The project refers to the previous modeling method of the research group and the literature report to establish the diabetes model: high-fat feed plus small dose intraperitoneal injection of STZ.20–23 The overall flowchart of the animal experiment is shown in Figure 1B. A total of 22 male SD rats were raised to 180 ± 2 g. After 1 week of adaptation, 5 rats were randomly selected to be fed with a normal diet as the control group; the remaining 17 rats were fed with a high-fat diet (18% lard, 1% cholesterol, 0.2% bile salt, 16% sugar, and high protein basic diet) for 4weeks. After another week, the 17 high-fat-fed rats received an intraperitoneal injection of STZ (35 mg/kg) after 12-hour fasting. Subsequently, rats with random blood glucose value ≥ 11.1 mmol/L and fasting blood glucose value ≥ 7.0 mmol/L were selected. Then, 15 rats with the highest fasting blood glucose levels were randomly divided into three treatment groups. These were diabetic model group (STZ group, n=5), STZ-davidiin group (90 mg/kg/d, n=5) and STZ-metformin group (140 mg/kg/d, n=6). The dosage of davidiin was determined based on our prior studies, which tested a series of concentrations (from 5 to 90 mg/kg/d) of Polygonum capitatum (equivalent to davidiin ranging from 3.8 mg/kg/d to 120.27 mg/kg/d) for diabetes treatment.14,20,24 Dosages of 90 mg/kg/d or higher demonstrated significant and consistent therapeutic effects without any notable side effects, including any damage to the pancreas by histopathological analysis.14,18 The dosage for metformin was established by both information from published literature and our own previous experimental experience.25,26 The control group and STZ groups were given an equal volume of physiological saline by gavage. All treatments were carried out at 8:30 am every day for 4 weeks. Fasting blood glucose and body weight were measured and blood samples were collected from the orbital venous plexus after 12-hour fasting at 9:30 am at week 10 after drug administration. The blood samples were centrifuged at 1200 g for 10 min, and the supernatant was collected and stored at −80°C until subsequent analysis.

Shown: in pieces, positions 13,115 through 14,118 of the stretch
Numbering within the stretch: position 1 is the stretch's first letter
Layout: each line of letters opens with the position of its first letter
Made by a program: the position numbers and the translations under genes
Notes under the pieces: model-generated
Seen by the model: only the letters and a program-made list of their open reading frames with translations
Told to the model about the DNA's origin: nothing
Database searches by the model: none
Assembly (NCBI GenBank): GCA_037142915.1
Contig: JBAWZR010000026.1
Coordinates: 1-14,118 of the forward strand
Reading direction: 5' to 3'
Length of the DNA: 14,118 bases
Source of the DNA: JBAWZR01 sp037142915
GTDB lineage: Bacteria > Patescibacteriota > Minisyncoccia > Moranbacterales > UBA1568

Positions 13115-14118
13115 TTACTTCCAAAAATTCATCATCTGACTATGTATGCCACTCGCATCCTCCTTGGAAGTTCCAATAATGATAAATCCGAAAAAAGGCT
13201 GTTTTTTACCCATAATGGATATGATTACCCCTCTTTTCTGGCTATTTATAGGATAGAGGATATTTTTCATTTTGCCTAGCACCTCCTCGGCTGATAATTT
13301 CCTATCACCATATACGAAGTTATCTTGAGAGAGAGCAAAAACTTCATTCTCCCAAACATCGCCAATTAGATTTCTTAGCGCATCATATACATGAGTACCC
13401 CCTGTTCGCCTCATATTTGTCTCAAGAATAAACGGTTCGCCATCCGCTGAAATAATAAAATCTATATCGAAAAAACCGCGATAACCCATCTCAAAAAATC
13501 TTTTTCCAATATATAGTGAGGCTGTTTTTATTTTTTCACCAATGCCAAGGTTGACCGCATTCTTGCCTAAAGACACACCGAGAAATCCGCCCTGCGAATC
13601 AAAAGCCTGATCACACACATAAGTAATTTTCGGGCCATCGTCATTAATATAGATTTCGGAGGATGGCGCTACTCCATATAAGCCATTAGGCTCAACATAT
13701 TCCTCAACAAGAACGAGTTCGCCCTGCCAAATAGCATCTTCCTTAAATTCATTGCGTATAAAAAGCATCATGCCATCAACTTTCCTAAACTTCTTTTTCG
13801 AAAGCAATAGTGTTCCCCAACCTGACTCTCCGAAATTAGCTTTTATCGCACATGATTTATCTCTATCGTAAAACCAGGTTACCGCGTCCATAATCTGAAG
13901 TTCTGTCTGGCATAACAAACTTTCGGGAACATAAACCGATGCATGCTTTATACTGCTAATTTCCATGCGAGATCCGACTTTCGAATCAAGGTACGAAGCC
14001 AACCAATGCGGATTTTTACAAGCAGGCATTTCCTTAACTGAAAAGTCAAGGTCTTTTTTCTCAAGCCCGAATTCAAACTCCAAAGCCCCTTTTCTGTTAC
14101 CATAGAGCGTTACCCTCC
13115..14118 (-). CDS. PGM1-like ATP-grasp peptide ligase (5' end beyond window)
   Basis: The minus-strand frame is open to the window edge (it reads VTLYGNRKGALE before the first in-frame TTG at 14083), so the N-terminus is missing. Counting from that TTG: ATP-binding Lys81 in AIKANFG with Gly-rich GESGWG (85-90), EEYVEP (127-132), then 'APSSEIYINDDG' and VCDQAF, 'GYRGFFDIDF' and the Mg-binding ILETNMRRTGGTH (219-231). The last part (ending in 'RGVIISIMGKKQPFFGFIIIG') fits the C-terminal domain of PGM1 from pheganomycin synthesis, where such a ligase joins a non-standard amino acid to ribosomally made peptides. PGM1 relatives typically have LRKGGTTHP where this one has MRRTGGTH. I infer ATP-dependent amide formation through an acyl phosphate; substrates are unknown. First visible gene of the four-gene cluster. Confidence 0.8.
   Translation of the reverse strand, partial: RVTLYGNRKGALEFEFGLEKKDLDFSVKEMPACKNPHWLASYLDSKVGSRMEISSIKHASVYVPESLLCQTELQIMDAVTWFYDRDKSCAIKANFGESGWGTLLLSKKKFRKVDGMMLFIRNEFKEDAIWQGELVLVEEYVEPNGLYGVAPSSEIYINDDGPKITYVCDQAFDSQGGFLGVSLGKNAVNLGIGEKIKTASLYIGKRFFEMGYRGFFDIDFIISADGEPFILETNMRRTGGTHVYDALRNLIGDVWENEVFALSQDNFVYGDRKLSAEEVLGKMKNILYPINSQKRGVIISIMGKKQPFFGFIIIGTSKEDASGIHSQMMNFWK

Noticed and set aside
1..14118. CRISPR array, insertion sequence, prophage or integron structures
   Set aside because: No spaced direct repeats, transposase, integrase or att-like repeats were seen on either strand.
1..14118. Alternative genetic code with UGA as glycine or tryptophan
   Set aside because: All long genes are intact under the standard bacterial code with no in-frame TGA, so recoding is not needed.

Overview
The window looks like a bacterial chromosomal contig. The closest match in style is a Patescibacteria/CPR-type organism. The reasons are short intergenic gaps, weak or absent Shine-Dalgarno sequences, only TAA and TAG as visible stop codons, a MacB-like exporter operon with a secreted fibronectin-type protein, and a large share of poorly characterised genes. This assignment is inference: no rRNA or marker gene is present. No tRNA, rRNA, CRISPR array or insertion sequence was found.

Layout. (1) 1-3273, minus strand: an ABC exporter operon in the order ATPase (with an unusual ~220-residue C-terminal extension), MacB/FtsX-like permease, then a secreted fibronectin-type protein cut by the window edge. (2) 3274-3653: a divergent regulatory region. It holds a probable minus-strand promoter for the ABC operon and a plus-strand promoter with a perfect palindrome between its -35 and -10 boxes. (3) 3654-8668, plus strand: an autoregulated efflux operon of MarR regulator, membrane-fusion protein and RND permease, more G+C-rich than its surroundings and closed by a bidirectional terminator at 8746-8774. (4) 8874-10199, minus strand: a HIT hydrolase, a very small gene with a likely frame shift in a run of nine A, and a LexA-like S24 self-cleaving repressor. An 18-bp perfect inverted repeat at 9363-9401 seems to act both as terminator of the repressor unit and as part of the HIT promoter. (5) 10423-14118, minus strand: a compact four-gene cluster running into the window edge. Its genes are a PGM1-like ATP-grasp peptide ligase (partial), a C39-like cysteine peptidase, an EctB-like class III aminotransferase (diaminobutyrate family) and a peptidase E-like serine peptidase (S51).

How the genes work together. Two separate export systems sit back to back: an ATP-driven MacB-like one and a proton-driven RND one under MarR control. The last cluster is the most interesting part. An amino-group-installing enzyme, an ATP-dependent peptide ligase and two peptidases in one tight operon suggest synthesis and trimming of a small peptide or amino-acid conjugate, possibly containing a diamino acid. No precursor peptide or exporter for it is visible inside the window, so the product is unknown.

The blood supernatant was spiked with 1 ug/mL puerarin as an internal standard and mixed with methanol (1:3, V/V) to precipitate protein. The mixture was then vortexed for 30s and centrifuged at 13,000 r/min for 15min. A volume of 5 μL of the supernatant was loaded on the Accurate-Mass Q-TOF LC/MS system (Agilent Technologies, Santa Clara, US) in positive Dual Agilent Jet Stream Electrospray Ionization (Dual AJS ESI) mode (Agilent Technologies, Santa Clara, US).